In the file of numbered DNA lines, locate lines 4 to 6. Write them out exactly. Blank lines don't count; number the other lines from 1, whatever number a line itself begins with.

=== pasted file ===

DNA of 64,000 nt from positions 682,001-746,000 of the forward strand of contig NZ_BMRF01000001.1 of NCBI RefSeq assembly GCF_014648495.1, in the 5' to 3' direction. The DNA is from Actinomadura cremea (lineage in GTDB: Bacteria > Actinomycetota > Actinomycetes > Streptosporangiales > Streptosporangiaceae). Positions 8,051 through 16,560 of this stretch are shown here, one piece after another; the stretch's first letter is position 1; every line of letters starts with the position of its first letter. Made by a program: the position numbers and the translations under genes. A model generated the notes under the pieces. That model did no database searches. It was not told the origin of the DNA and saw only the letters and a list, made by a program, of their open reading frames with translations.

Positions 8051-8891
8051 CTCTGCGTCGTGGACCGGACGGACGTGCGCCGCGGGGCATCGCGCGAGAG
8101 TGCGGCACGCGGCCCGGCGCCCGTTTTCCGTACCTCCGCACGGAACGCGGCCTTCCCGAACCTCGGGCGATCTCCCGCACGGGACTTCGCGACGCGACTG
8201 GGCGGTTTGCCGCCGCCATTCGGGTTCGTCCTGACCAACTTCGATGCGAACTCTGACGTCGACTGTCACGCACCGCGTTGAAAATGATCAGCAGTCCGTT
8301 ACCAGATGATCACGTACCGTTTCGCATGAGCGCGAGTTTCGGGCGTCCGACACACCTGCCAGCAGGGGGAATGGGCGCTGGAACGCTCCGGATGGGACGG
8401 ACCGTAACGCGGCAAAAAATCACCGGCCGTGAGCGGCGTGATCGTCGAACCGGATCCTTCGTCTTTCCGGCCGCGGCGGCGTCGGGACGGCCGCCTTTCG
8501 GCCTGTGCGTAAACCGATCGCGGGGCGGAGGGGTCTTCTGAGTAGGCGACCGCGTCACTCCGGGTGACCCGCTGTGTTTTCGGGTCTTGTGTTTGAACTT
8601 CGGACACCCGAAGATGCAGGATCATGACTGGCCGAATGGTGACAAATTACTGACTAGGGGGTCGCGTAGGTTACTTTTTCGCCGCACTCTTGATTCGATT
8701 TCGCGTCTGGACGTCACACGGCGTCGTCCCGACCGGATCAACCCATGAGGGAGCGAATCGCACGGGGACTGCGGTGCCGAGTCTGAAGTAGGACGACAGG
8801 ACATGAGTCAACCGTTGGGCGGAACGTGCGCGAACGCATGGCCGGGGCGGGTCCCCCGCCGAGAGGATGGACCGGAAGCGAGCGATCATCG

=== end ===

8101 TGCGGCACGCGGCCCGGCGCCCGTTTTCCGTACCTCCGCACGGAACGCGGCCTTCCCGAACCTCGGGCGATCTCCCGCACGGGACTTCGCGACGCGACTG
8201 GGCGGTTTGCCGCCGCCATTCGGGTTCGTCCTGACCAACTTCGATGCGAACTCTGACGTCGACTGTCACGCACCGCGTTGAAAATGATCAGCAGTCCGTT
8301 ACCAGATGATCACGTACCGTTTCGCATGAGCGCGAGTTTCGGGCGTCCGACACACCTGCCAGCAGGGGGAATGGGCGCTGGAACGCTCCGGATGGGACGG